Quote:

    As a result it's not going away until its replaced by something else that serves the role flash serves now.



    This is what HTML5, CSS3, H264, OGG/Theora, and others are trying to do.



    Quote:

    There will always be annoying adds even when users pay for content, because often times subscription models don't pay all the bills. Whether you agree with that or not won't change the actual business model of developing web content.



    Again, you're arguing against something that was never said. Of course there will be advertisements even in a Flash-less web. That's not why some of us want to see its use curbed.
  • Reply 66 of 100
    Quote:
    Originally Posted by Waalter View Post


    Because that's our job. Asking why a designer is allowed to design something is like asking why an architect is allowed to architect something.







    Some of you people are acting as though Flash is the root of all the bad design on the web. As if there's no HTML site without a splash page or superfluous graphics. As if no HTML content has ever been divided into 5 pages when it should have been all on one page, or been megabytes in size when it should have been split into multiple pages. Or what about custom CSS-based scrollbars? How about sites where enormous 3MB images have been embedded all over the place?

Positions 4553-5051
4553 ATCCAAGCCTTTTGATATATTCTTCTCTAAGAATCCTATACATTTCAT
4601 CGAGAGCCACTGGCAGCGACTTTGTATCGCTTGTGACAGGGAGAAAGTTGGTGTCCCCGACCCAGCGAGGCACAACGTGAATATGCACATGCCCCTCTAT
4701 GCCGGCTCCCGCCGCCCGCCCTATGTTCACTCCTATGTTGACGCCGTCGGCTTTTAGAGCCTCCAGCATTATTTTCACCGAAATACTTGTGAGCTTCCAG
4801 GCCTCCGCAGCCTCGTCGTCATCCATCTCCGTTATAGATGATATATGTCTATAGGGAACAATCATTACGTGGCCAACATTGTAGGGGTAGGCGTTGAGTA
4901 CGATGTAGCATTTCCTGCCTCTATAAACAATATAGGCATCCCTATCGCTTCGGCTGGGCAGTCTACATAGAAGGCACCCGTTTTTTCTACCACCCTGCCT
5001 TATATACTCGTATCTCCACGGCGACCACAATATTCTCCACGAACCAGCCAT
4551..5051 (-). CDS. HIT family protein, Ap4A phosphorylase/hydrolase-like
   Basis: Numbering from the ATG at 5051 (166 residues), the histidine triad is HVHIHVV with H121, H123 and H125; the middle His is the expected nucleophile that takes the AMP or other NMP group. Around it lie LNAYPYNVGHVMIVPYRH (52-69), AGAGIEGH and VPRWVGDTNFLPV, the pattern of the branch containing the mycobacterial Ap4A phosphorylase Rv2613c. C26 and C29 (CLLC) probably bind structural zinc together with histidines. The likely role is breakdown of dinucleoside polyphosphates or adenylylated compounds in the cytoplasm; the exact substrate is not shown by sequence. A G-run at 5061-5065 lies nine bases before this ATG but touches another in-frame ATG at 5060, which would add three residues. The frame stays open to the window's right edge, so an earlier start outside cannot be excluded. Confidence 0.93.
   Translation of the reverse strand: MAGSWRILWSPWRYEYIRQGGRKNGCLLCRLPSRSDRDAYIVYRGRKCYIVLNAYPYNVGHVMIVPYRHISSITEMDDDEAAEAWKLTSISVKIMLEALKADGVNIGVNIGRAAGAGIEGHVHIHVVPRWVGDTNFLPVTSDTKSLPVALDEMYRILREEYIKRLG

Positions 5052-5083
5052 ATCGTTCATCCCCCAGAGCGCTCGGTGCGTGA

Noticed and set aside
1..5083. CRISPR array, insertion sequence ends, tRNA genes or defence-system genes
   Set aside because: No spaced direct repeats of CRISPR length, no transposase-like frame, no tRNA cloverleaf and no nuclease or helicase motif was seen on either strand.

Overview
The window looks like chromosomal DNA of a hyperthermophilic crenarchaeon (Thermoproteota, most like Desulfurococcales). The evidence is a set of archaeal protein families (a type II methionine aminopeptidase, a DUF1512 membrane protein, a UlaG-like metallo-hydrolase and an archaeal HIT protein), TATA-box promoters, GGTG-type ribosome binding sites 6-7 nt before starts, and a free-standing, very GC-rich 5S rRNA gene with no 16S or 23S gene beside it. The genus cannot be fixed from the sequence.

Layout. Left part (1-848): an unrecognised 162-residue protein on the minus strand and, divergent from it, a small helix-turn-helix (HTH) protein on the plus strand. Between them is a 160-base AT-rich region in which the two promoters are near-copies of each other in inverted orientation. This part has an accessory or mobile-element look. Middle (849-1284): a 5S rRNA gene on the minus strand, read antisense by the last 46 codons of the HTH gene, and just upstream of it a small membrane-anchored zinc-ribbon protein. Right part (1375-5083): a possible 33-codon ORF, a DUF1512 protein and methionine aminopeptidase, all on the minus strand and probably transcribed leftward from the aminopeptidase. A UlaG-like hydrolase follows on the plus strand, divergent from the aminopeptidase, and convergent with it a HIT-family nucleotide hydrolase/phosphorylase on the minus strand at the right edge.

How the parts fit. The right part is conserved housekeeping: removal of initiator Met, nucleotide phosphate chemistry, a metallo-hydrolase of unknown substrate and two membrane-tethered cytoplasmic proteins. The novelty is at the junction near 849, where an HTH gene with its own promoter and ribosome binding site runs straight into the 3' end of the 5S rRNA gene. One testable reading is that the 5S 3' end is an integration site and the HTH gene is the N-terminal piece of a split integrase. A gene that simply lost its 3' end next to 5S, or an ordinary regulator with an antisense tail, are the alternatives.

I'm an interaction designer. I reluctantly took the time to learn ActionScript 3, and now develop in both it, Flex, and HTML / CSS / JS. I will tell you firsthand: Flash is a resource hog, it's overused, and it's not perfect by any means. Like many other people here, I'm on a MacBook Pro, and if there's more than one Flash file embedded on a page - even simple animations - my fans start spinning. For these reasons, tools like ClickToFlash are terrific.



    But if there's something I've learned, it's that nothing should be considered a one-size-fits-all solution. That goes for Flash AND for HTML (and Silverlight if it even registers on your radar). I love HTML because it's lean, it's quick, and as of late it can do a lot of cool stuff that people would have expected from a Flash-based project. But using it to create a game (e.g. FarmVille, Quake Live) would be no small task, if not impossible. And for the people talking about H.264 support, Flash has supported that in some capacity since Flash Player 9. Perhaps most important of all, even though there are a ton of terrific things HTML5 can do, it's not backwards compatible - whereas Flash plugins work even on crummy browsers like IE6.